the way remotely by English ing Herat, and planting there a Per*** ani dy English influence.”

sian colony; and though the city * We has turned the tables quickly returned into the possession

his was written twenty- of its natural owners, the Affghan habe Ni Moral as well as

power no sooner began to decline We are sorry to saythan the Persian monarchs cast coveet ruce this result. It tous eyes upon this important frontier

has the influence of city. So formidable was the Affghan Car Wasiguous frontier power even at the commencement of

the present century, that the princiceived when that of Britain pal object of the treaties between our

wie it is to be re- Indian government and Persia was, i visives should have that each might help the other if at

we proofs of our tacked by the dreaded mountaineers; * Featy of Gulis- but the civil wars which thereafter as welged herself broke into fragments the Affghan wie ik be engage- empire, and arrayed clan against clan,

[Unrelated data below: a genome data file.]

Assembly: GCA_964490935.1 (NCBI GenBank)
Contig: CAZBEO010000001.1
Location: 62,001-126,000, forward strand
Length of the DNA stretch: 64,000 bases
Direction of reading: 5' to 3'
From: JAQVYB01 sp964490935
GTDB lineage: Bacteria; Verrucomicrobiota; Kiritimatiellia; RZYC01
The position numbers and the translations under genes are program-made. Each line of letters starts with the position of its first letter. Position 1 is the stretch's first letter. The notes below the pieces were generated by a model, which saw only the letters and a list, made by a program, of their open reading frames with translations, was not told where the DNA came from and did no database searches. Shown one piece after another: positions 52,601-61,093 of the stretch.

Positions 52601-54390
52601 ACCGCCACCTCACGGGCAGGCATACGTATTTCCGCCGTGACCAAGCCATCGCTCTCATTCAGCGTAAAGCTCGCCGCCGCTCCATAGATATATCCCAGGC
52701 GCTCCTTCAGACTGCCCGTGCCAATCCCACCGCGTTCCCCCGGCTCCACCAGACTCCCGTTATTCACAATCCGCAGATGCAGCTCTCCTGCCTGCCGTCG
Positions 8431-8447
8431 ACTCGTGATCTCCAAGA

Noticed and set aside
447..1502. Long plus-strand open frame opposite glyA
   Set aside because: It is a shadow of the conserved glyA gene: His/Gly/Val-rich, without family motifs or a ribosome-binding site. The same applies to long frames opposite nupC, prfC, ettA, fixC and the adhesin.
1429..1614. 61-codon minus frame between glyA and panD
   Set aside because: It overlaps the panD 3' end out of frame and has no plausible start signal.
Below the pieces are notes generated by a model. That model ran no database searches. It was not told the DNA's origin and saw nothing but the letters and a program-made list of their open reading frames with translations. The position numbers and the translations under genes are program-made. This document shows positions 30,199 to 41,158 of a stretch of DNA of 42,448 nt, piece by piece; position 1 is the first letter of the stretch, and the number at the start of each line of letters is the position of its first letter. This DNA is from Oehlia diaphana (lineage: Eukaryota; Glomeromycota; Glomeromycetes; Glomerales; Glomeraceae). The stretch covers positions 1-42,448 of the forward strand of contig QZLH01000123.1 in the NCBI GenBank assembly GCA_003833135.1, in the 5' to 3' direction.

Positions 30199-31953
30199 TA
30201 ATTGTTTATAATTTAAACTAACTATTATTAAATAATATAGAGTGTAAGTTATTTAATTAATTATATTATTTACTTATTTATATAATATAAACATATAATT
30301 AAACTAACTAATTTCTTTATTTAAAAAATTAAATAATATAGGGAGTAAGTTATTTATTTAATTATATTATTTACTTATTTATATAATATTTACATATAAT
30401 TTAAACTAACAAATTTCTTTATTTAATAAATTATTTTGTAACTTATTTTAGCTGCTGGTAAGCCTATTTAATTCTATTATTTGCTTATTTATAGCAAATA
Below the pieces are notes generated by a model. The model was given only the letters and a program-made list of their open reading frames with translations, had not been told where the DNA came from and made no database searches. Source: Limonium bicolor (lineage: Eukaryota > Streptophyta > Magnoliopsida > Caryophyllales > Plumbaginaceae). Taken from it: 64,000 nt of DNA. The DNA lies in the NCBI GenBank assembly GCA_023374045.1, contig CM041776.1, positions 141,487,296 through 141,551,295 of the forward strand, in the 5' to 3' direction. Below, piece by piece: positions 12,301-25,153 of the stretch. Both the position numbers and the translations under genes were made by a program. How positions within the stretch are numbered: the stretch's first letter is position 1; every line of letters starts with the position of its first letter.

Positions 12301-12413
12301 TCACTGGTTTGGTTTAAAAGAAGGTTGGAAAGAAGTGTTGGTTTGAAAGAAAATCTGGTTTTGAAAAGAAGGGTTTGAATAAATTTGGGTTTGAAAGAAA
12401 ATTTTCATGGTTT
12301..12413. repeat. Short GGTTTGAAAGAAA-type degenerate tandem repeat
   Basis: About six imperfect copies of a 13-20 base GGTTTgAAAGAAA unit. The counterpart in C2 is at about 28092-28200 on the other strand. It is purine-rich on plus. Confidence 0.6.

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and chief against chief, not only de- troops (styled “deserters") aided stroyed its aggressive power, but in the siege, and the assaults were exposed the country to the attack of led by Russian_officers. But all foreign arms and influence. So mat- was in vain. From the first inters stood when the treaty of Turko- vestment in November 1836 to the manchai first demonstrated to the final raising of the siege in SeptemCourt of Teheran_that Russia was ber 1837, three desperate assaults more potent than England in Central were made upon the town, and were Asia, and that it was better policy to repulsed by the garrison, led by the propitiate the former than the latter. heroic Pottinger,—the assailants on Accordingly, in 1832, Persia com- one of those occasions losing 1700 menced preparations to attack Herat, men. These bloody repulses, comand a Russian officer of engineers was bined with the appearance of a Briready to accompany the expedition. tish force in the Persian Gulf, the An early exertion of British influence seizure of the island of Karrak, succeeded in preventing the enter- and a threat of active hostilities on prise being carried out; but just our part, at length led the Shah four years afterwards, in 1836, the and his counsellors to abandon project was revived, -- the Russian the enterprise. Simultaneously with ambassador at the same time urging these events in Asia, the dispute the Shah to make haste, lest Britain arising from the capture of the should again interpose. Sir Henry“ Vixen” in the Black Sea showed Ellis, who was then our envoy at the the irritation subsisting between the Persian court, lost no time in appris- British and Russian Governments. ing his government of what was in And it is instructive to note that all preparation, and of urging them to the time that the Russian ambassatake vigorous measures to frustrate dor was instigating the Shah to atthe project. His own remonstrances tack Herat, and that Russian money, with the Persian government were officers, and troops, were assisting vain ; a quarrel was even picked with him in the enterprise, Count Neshim à l'Orientale-a horseman under selrode professed to agree with the his protection being seized by the Per- British Government as to the visian Government, just as the wife of ciousness of the course pursued by Mirza Hashem was eighteen months the Persian monarch, and affirmed ago; and, ultimately, like Mr Murray, that the conduct of the Russian he felt compelled to strike his flag, ambassador and agents was in oppoand withdraw from Teheran. Mean- sition to his instructions ! A good while the Shah had set out on his fa- illustration of the truth of Karammous expedition against Herat, with sin's remark, that it is a maxim of the Russian ambassador Simoních in the Russian government to repudiate his train ; while Captain Vicovich, a the conduct of its officers until their secret agent of the Russian govern- project is accomplished,--thus prement, armed with a holograph letter venting opposition until it is too from the Czar, was busily endeavour- for other governments to interfere. ing to procure the support of the Although this attempt upon Herat Aðfghan chiefs. Fortunately, Eldred was foiled, it naturally occasioned our Pottinger, a young lieutenant of the Indian Government much disquiet; Bombay artillery, was then in Herat, and it was with a view to strengthen and conducted the defence of the place our influence in that important rewith a courage and ability which have gion that the ill-fated invasion of immortalised his name. So interested Affghanistan was undertaken. Both was Russia in this attack on Herat, in a political and military point of that she remitted £25,000 of the view, the expedition was characterdebt contracted by Persia in 1828, in ised by the grossest blunders; and order that it might be expended in the disastrous retreat from Cabool fitting out the expedition, and en- only served to augment the ascendgaged to remit the remainder if the ancy of Russia at the Court of Teexpedition proved successful. The heran. Indeed, to so low an ebb had Russian Embassy accompanied the all other foreign influence sunk at that expedition, a body of Russian court, that M. Ferrier records that, during his residence in Persia, both Power, and endeavour to set forth British and French subjects were in what actually occurred. With this the practice of employing the good view we must give our readers a offices of the Russian ambassador, as glimpse into Affghan politics and they knew that their own envoys were the state of matters at Herat. powerless at court. When war broke At the commencement of the preout between Russia and the Allies in sent century, Affghanistan and CashEurope, and troops from India were mere, with parts of Khorassan and being brought to the battle-fields of Scinde, were united under the rule the Crimea, it was only natural that of Zeeman Shah, grandson of that Russia should seek to convert her Ahmed Shah who with his Affghans ascendancy at the Persian Court broke the power of the Mahrattas into a means of disquieting us on the at the terrible battle of Paniput in side of India. Etiquette is every- 1761. But the days of the Dooraunee thing in the East, and when Asiatic Empire were numbered, and an era governments become hostile, they of suicidal convulsious was about to almost always choose to testify their commence. Zeeman was deposed, and feelings by putting a slight on the his brother Mahmoud succeeded. The representative of the Power whom royal family belonged to the Suddozee they mean to defy. In this way the tribe, whose rivals in the state were “Mrs Hashem affair” was not so un- the great clan of the Barukzees, headimportant as it appears to European ed by Futteh Khan and his twenty eyes; and from the animus displayed brothers, one of the youngest of whom on this and previous occasions by the was Dost Mahomed. Futteh Khan Persian Government, it is clear that was prime-minister, and proved a had Mr Murray continued at his maire du palais to the roi fainéant. post, he would only have been sub- In the struggles that ensued, Futteh jected to fresh demands and con- Khan was barbarously murdered by tumely, It was the last of a series the Suddozees; but finally the Barukof insults directed against the Brit- zee brothers triumphed, and by 1823 ish Government; and to those who had partitioned the country among assume it as the cause of the present themselves,--Dost Mahomed, whose war, it is sufficient to say that not abilities had raised him to the foreeven the Persian Government re- most place among his brethren, obgards it in that light, or alleges it as taining Cabool as his share. One a pretext for its attack upon Affghan- corner alone of their old empire reistan. The fall of Kars, in fact, mained to the fallen Suddozee racethrew Persia completely into the namely, the principality of Herat, arms of Russia ; and the old design to which place the deposed Mahof attacking Herat and extending moud retired with his son, Prince Persian influence over Affghanistan Kamram. The prince in due course was eagerly revived. It is alleged succeeded his father, and was ruling that, in prospect of the war in Herat, with one Yar Mahomed for Europe continuing, an arrange- his vizier, when the Persians attackment had been made by which a ed the place in 1837. On Kamram's Russian army was to land at Astra- death, the sceptre departed from the bad, and support the Shah in his Suddozees, and fell peaceably into advance towards our Indian frontier. the hands of the old vizier, Yar There is much probability in the Mahomed, who had long been the statement; and it is certain that virtual ruler; and who at his decease, Persian vessels on the Caspian assist- a few years ago, transmitted his power ed the Russians in conveying warlike to his son, Mahomed Said—a weak stores for the use of Mouravieff's and dissolute wretch, willing to bararmy,--thus breaking the neutrality terthe independence of Herat for Perwhich the Shah professed so greatly sian support ; but whose myrmidons, to respect. But, leaving the conjec- seeing him immersed in sensuality, tured connivance between Persia and took advantage of his apathy so to Russia during the war to be revealed tyrannise over the community that at a future time, let us look simply all classes wished for a revolution. at the overt acts of the former Persia resolved that the revolution